TROY, Ala. (AP) — Carlton Martial doesn’t look the part, and he knows it.
At 5-foot-8 (and a half) and 210 pounds, the Troy linebacker is poised to become the all-time leading tackler in major college football history, likely in the next couple of weeks.
If he did look the part, Martial wouldn’t have had to walk on with the Trojans five years ago and wouldn’t have been overlooked by so many recruiters.
Everyman size aside, he definitely plays the part of a star linebacker.
“In my opinion, he’s the most instinctive natural linebacker in college football,” said Troy coach Jon Sumrall, a former linebackers coach. “And quite honestly he has been for a few years now.”
At the least, Martial might just be the most accomplished player that few outside the state and the Sun Belt Conference know.
The sixth-year player has racked up ridiculous numbers and was a finalist last year for the Burlsworth Trophy, given to the top player who started his career as a walk-on. He needs 20 tackles to break the record of 545 set by Northwestern’s Tim McGarigle from 2002-05. McGarigle did it in 48 games.
Martial, a Burlsworth semifinalist in 2020, has had 55 games thanks to the extra year of eligibility allowed because of the pandemic.
Game No. 56 figures to be another busy one for Martial, going against Army’s triple-option Saturday.
Martial is the first player at the FBS level since at least 2000 to have at least 405 tackles, six interceptions and 41 tackles for loss in a career. His career stats: 526 tackles, 50 tackles for loss, 10 1/2 sacks, eight forced fumbles and six interceptions.
Martial looks like any number of gym rats and former high school athletes you might see at a mall, far from the towering specimen one would expect from a dominant college linebacker — like Alabama All-American Will Anderson Jr. a couple hours away.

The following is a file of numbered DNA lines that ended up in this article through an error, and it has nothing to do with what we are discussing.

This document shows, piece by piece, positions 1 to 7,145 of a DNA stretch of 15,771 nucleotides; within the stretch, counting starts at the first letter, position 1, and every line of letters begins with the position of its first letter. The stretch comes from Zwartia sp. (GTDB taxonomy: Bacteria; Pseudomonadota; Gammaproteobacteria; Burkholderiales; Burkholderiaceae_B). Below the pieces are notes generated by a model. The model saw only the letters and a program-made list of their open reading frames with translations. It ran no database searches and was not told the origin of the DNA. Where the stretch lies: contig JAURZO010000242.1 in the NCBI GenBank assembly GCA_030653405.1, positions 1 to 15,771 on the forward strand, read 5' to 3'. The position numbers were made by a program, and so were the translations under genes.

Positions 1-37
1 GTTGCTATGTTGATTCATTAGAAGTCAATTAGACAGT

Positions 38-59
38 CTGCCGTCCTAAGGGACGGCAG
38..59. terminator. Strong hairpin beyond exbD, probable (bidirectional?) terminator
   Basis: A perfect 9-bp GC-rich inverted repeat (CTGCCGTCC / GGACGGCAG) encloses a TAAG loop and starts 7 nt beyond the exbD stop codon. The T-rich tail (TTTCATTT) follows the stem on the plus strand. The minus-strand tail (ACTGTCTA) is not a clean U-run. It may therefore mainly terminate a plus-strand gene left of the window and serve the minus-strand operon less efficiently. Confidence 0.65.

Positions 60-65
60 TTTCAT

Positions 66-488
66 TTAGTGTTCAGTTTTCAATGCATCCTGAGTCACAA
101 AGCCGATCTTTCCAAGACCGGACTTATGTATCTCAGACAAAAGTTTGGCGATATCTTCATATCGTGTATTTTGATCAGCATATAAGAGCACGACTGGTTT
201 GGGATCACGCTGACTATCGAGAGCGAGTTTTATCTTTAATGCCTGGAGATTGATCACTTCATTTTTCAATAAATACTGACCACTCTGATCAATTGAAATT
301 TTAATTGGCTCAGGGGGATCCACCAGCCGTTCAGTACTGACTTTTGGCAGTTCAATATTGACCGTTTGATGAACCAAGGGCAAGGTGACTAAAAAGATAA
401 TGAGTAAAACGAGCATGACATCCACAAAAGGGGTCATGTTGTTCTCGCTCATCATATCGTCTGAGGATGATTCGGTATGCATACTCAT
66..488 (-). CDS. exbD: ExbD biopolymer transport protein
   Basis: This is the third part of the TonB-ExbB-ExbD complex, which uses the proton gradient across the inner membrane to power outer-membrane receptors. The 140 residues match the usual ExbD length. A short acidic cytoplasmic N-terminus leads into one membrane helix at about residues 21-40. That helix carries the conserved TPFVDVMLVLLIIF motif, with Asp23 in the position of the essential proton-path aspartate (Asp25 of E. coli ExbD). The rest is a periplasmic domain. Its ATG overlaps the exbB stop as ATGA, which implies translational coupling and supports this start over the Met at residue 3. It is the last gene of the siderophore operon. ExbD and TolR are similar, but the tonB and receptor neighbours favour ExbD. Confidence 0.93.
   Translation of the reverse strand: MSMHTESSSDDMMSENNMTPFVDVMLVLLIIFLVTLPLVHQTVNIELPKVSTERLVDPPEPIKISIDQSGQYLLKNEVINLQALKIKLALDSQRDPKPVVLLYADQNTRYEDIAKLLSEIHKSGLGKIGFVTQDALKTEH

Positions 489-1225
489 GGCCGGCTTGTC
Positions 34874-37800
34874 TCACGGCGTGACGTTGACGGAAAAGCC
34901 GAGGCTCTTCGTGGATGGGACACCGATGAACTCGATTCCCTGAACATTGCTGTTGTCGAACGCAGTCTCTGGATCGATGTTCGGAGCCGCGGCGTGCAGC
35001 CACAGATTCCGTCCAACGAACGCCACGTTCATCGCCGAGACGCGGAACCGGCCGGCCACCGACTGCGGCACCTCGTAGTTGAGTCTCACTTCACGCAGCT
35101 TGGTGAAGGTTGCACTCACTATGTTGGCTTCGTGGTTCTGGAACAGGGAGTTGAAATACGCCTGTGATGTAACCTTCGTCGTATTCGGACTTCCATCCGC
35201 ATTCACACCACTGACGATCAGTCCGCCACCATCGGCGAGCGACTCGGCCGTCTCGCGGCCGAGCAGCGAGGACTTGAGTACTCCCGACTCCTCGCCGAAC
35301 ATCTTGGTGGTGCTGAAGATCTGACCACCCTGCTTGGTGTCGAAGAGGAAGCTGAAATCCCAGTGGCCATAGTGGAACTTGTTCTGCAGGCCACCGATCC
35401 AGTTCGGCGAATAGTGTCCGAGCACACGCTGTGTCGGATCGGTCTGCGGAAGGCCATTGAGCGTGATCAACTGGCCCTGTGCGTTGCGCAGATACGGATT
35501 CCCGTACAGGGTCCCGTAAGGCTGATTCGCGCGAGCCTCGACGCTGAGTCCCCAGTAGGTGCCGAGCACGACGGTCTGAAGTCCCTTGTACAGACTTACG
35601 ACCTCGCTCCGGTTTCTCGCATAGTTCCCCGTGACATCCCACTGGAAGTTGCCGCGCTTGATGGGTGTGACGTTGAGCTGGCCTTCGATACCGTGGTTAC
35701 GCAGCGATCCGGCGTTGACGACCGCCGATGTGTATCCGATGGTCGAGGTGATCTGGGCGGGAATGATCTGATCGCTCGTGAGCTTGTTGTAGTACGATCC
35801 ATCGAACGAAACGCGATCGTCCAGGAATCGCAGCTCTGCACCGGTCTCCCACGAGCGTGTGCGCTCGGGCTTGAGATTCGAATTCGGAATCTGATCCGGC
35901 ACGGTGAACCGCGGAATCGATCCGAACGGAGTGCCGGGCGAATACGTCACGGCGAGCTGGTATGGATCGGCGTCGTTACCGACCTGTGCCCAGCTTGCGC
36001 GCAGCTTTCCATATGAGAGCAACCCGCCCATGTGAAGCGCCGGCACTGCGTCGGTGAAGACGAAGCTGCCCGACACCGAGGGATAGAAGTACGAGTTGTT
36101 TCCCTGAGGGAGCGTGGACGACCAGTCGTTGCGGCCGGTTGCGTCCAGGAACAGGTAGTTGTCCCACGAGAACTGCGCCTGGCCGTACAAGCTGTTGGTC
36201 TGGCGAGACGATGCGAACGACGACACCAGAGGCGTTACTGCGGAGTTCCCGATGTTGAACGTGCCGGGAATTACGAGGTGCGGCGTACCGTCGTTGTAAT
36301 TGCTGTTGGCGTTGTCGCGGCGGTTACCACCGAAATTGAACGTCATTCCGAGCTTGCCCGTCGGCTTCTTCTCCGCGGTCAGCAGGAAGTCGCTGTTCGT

He’s a football player. Not a football model. The oft-smiling Martial doesn’t seem particularly bothered by the doubters, but knows some remain when fresh opponents note his size.
“I don’t see it in their eyes, but everyone knows that’s on their minds,” Martial said.
It was certainly on the minds of recruiters. No FBS schools offered Martial a scholarship.
Sumrall was Troy’s linebackers coach at the time, and didn’t have a scholarship free for the position.
Fast forward: Martial will leave Troy as one of the program’s most notable and decorated players, rivaling former Dallas Cowboys star DeMarcus Ware as a collegian.
“His legend around here is incredible,” said Caleb Ross, Martial’s high school coach and a current Troy staffer. “If you’ve seen him, some things just don’t make any sense.”
Martial opted to return for another season at Troy rather than entering the NFL draft. He’s projected to be an undrafted free agent in 2023, but Sumrall thinks he’s capable of playing at that level.
“If people will simply look at the body of work of what kind of player he is and the way he plays the game, I firmly believe he’s good enough,” Sumrall said. “Sometimes people want to draft an athlete instead of a football player. He’s as good of a football player as there is at his position.”
Martial doesn’t hesitate when asked the most oft-cited example of an undersized linebacker making it in the NFL: “Sam Mills,” he said, laughing.
Then Martial pulls a football card of the late Hall of Famer from his wallet, where he’s tucked it away for three years. Mills was a 5-9-ish, undrafted free agent who had a 15-year pro career.
The card was presented to Martial by his former Troy position coach, Andrew Warwick.
Martial may or may not be able to defy the odds again in the NFL, but he’s already done it in a big way.
Ross, his high school coach at McGill-Toolen in Mobile, tried to steer coaches away from face-to-face meetings with Martial, including camps. He wanted them to judge by his film, not his frame.
Martial’s fellow 2017 seniors at McGill-Toolen included current Texas Rangers center fielder Bubba Thompson, Dallas Cowboys tight end Jalen Tolbert and Marlon Williams of the USFL’s Birmingham Stallions.
“All those guys will probably tell you the same, he’s the best football player I’ve coached, ever been around,” Ross said. “Like he was born to play the game of football.”
Martial gets messages on social media from other undersized young players hoping to follow his example. His advice don’t stop and “bet on yourself.” It’s what he did when he walked on at Troy instead of accepting one of his few scholarship offers at Division II schools or FCS programs such as Alabama A&M or Alcorn State.
He’s heard plenty of doubters but falls back on the words of his father, Philbert.
“My father always said, ‘Why not you?’” Martial said. “I take that mind-set with me every day. Why not me?”
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